Let me say at the outset that I am a firm believer in AA, NA and the other 12-step fellowships (just in case you hadn’t noticed). They saved my life, the life of my wife, and that of my best friend, his wife, my son-in-law and many of the other people who are most important to me. One of the other fellowships is helping me work on some other issues that have plagued me since childhood. For me, it works.
It worried me early on, and continues to worry me two and a half decades later, how some people in the rooms seem afraid to allow their knowledge of alcoholism to progress beyond the middle of the last century. It’s as though if they admit that the founders of AA didn’t know every possible thing there was to know, that it somehow calls the entire recovery issue into question.
Now I’ve gotta tell you: if I had a deadly disease (which I do), and if my continued good health and well-being were contingent upon my knowing as much about it as I could find out (which I believe they are), and if I were constantly giving guidance to people with less experience who suffer from the same disease (which I am), I would feel morally obliged (which I do) to find out every single thing that I thought might be useful in educating people about our little problem.
There is no question but that the 12-step model works for a lot of people. Not all, for whatever reasons, but a bunch. I know way too many people who have been helped by it to doubt the point. But let’s get to that word “believers” for a moment.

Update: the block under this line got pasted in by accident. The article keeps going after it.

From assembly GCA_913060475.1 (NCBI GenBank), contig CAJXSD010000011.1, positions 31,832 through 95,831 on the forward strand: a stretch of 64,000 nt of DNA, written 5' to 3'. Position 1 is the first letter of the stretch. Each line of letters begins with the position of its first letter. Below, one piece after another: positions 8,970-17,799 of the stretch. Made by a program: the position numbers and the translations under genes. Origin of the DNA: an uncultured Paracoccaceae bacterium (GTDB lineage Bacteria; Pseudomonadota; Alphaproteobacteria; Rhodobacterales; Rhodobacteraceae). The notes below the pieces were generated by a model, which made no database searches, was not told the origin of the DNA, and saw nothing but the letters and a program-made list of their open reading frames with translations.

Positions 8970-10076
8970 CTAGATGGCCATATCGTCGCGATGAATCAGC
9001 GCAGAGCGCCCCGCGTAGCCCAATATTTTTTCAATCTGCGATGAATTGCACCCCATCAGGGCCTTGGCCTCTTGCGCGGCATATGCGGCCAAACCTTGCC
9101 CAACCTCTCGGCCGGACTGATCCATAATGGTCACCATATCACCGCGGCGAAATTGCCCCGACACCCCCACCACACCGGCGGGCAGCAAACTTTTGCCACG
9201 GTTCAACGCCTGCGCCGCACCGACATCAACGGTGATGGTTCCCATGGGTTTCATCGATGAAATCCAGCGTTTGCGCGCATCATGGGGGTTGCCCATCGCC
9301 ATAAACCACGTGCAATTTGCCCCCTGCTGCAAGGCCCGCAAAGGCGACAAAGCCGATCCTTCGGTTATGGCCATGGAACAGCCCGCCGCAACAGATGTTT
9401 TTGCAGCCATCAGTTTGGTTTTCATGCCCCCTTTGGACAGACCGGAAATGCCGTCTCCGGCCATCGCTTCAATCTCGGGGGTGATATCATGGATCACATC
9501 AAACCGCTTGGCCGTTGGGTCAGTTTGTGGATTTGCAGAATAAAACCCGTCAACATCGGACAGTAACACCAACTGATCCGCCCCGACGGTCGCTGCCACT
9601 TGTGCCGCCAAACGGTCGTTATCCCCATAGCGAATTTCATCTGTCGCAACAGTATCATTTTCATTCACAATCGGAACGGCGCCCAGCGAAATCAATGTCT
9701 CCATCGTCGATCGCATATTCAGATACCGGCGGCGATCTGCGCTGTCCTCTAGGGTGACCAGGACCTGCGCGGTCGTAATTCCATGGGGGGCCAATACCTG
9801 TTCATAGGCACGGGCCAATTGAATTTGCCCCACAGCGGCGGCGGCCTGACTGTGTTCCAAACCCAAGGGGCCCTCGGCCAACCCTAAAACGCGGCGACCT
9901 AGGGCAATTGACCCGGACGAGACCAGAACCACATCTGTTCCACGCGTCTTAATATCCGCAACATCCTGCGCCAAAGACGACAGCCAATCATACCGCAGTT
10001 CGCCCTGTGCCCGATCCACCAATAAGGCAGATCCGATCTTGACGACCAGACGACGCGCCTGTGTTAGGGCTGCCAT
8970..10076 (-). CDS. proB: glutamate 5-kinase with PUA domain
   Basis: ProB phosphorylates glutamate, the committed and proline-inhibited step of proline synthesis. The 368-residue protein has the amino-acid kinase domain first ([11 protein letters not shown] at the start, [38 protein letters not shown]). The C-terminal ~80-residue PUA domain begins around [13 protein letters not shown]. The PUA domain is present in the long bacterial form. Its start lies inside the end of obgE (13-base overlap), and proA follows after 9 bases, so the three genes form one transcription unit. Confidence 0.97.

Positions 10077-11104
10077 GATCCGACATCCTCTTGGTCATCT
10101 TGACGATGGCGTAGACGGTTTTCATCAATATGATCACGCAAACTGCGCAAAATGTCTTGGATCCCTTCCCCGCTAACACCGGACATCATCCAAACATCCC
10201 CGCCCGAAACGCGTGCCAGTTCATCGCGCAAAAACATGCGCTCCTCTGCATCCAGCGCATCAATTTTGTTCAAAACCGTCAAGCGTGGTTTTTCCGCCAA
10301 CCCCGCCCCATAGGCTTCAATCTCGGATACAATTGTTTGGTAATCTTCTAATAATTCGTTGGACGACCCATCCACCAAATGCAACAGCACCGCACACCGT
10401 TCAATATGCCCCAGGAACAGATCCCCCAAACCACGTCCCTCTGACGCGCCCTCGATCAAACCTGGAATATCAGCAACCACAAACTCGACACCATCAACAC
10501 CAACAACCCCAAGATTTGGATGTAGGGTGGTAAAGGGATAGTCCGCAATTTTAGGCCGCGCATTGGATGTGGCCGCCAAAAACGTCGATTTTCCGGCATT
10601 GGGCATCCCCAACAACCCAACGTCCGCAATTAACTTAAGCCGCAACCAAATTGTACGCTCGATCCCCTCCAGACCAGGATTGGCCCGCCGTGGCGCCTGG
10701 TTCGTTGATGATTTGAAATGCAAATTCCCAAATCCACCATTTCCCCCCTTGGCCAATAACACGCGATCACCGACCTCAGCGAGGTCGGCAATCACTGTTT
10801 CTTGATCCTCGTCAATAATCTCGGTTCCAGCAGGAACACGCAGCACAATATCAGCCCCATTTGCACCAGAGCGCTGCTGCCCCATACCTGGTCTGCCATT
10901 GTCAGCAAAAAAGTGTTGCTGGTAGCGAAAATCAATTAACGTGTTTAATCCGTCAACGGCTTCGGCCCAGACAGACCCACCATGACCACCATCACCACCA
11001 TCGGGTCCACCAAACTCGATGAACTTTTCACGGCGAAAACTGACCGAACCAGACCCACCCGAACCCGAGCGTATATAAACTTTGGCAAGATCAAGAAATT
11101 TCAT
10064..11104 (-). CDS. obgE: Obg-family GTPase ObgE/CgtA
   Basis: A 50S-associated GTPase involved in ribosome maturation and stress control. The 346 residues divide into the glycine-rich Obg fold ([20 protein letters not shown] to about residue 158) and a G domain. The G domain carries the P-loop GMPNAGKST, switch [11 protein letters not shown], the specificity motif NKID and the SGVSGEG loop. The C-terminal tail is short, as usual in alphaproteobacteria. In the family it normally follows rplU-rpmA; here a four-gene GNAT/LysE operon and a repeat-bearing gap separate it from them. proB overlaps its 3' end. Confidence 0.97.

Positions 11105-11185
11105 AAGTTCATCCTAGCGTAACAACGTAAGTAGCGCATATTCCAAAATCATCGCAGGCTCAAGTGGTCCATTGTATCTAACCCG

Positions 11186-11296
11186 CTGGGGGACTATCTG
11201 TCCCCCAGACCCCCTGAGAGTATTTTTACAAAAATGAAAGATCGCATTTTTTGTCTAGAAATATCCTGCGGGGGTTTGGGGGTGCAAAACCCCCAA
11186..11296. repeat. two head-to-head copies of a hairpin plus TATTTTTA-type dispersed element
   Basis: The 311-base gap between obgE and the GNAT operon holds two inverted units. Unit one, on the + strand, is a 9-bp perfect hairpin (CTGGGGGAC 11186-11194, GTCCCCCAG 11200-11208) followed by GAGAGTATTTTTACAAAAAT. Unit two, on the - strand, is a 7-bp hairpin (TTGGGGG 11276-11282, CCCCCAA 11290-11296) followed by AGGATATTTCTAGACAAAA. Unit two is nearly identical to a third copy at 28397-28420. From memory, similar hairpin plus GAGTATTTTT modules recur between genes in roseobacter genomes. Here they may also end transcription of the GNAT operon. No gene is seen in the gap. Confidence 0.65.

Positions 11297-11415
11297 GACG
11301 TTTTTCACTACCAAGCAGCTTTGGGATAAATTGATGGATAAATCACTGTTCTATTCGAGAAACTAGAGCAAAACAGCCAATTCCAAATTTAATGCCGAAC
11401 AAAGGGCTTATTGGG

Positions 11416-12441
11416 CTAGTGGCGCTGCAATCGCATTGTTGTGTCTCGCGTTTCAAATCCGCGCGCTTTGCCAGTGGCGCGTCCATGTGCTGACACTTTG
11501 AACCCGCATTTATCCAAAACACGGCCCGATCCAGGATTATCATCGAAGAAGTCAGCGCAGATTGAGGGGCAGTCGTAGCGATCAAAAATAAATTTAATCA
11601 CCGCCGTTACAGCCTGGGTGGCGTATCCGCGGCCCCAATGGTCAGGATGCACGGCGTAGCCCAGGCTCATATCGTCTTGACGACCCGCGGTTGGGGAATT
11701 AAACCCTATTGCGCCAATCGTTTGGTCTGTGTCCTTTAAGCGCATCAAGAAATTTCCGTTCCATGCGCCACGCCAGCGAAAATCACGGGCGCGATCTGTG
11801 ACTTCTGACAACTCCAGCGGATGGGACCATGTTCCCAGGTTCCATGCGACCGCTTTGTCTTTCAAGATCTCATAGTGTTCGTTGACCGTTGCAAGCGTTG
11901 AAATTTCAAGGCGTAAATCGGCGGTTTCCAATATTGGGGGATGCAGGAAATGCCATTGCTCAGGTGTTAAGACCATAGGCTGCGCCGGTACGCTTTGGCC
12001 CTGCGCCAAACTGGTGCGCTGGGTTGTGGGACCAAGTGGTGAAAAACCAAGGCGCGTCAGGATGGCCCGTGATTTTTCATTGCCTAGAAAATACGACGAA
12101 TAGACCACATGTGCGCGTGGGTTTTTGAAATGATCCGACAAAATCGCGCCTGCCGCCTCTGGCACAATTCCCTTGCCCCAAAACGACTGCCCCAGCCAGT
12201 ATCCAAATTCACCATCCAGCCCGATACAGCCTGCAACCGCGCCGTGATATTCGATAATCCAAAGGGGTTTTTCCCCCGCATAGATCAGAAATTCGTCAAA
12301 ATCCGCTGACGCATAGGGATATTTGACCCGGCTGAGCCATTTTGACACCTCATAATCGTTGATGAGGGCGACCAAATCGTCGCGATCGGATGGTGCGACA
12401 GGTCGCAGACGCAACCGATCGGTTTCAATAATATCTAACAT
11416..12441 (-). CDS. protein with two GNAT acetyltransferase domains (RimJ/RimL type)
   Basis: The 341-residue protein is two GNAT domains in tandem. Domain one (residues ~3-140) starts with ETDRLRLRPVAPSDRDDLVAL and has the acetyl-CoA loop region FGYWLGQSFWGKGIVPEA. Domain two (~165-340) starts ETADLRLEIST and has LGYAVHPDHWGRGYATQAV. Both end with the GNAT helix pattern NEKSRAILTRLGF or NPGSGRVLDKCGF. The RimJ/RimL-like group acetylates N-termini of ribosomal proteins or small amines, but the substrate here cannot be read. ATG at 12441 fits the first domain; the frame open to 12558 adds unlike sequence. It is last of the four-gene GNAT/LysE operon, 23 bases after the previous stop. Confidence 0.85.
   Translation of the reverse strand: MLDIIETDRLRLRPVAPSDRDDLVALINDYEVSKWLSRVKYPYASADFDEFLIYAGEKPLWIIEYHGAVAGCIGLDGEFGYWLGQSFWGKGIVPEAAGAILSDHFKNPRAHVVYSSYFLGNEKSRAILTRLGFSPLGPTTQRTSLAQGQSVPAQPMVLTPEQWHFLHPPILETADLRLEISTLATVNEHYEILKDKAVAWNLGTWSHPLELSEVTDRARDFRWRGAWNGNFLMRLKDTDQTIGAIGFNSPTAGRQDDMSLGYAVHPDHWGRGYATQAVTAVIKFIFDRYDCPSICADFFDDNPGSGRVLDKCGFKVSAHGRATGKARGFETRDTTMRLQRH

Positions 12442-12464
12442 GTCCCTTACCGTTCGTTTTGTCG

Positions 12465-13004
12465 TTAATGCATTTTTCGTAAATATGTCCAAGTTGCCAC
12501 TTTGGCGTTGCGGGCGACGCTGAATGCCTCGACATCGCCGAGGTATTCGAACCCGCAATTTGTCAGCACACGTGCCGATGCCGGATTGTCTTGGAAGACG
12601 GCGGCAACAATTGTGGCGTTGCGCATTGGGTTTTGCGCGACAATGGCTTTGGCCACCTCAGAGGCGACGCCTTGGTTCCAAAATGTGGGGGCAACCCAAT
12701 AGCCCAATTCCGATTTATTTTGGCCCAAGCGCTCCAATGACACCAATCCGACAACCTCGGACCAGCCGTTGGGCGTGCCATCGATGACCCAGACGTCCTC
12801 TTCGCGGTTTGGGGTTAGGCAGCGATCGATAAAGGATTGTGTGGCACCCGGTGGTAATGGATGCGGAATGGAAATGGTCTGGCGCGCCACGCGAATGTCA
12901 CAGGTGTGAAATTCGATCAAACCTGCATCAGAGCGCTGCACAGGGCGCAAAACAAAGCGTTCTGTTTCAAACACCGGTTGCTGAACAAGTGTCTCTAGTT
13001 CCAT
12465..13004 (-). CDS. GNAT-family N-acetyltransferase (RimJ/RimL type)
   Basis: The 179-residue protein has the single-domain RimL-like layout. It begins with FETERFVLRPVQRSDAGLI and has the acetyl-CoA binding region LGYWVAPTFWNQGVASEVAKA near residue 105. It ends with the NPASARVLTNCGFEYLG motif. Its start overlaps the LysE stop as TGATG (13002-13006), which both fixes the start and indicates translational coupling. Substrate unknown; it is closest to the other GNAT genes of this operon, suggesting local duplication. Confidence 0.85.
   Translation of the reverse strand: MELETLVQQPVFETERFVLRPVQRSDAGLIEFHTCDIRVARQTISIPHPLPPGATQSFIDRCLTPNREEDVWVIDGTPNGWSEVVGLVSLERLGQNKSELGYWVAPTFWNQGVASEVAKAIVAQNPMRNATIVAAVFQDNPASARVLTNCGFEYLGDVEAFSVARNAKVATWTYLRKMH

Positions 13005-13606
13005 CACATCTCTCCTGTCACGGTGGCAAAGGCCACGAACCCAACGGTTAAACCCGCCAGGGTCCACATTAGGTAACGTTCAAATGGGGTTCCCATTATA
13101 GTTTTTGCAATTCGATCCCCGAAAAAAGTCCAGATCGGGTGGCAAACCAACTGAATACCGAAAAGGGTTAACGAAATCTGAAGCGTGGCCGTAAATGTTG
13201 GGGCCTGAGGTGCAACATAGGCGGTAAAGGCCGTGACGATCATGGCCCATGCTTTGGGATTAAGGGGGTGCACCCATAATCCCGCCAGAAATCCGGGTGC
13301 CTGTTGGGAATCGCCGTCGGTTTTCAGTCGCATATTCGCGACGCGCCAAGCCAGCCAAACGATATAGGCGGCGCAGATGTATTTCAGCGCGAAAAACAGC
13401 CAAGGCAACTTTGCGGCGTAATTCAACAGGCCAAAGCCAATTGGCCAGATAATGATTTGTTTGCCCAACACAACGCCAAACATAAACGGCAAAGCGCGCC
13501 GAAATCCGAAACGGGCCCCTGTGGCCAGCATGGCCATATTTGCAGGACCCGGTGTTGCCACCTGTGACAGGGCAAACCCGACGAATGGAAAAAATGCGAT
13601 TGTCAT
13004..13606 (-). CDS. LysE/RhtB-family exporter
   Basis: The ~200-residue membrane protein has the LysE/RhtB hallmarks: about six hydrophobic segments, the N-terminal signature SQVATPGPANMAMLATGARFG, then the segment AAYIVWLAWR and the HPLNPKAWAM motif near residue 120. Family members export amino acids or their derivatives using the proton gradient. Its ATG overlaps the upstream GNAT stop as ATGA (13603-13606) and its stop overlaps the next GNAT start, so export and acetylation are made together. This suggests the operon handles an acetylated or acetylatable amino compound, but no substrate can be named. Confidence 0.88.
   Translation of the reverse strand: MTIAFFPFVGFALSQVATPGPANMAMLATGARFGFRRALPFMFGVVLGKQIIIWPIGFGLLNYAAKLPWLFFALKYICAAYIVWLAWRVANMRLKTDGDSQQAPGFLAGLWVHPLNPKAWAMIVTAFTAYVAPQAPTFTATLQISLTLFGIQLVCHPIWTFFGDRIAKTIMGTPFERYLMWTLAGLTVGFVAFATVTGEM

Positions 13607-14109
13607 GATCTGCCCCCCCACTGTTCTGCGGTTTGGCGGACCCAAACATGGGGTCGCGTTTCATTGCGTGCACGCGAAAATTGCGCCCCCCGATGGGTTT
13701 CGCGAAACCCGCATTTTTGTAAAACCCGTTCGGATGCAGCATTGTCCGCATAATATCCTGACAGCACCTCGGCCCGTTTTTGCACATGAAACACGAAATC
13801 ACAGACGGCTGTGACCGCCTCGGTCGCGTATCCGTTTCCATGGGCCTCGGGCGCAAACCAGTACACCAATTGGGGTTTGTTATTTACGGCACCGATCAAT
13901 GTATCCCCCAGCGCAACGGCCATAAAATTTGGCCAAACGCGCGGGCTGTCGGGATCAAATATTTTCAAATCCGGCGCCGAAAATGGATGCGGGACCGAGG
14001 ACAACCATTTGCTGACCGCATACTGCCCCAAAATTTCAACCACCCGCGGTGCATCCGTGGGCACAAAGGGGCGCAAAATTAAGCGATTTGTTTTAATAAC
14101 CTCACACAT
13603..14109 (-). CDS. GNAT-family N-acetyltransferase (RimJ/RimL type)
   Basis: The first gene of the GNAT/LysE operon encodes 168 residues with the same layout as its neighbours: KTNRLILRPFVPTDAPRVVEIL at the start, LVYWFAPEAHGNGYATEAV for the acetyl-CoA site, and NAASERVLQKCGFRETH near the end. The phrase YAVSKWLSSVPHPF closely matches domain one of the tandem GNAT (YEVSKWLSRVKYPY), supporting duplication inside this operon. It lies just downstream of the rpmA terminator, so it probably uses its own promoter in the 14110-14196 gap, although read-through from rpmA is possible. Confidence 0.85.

That’s what I get from a lot of folks in the rooms: that they are True Believers, and that anyone who suggests that the first 164 pages of the Big Book aren’t the be-all and end-all of knowledge about recovery should be treated about the same as an evolutionist at a camp meeting.
As stated above, I’m a believer. But I no more ignore the 80 years that have passed since the first edition of Alcoholics Anonymous than I am likely to ignore the little nuances that the medical community have developed since Sir Alexander Fleming’s discovery of penicillin. I have a theory about the folks I’m discussing — the same one I have about creationists. They’re afraid to learn anything new, because then they might have to get out of their rut and accept a new world view.
I gotta tell you, I hope none of those folks ever need a liver transplant. We’ll just have to give ‘em a shot of penicillin and leave them to recover on their own.
Exactly why Tommy Rosen’s Recovery 2.0 conferences are so powerful.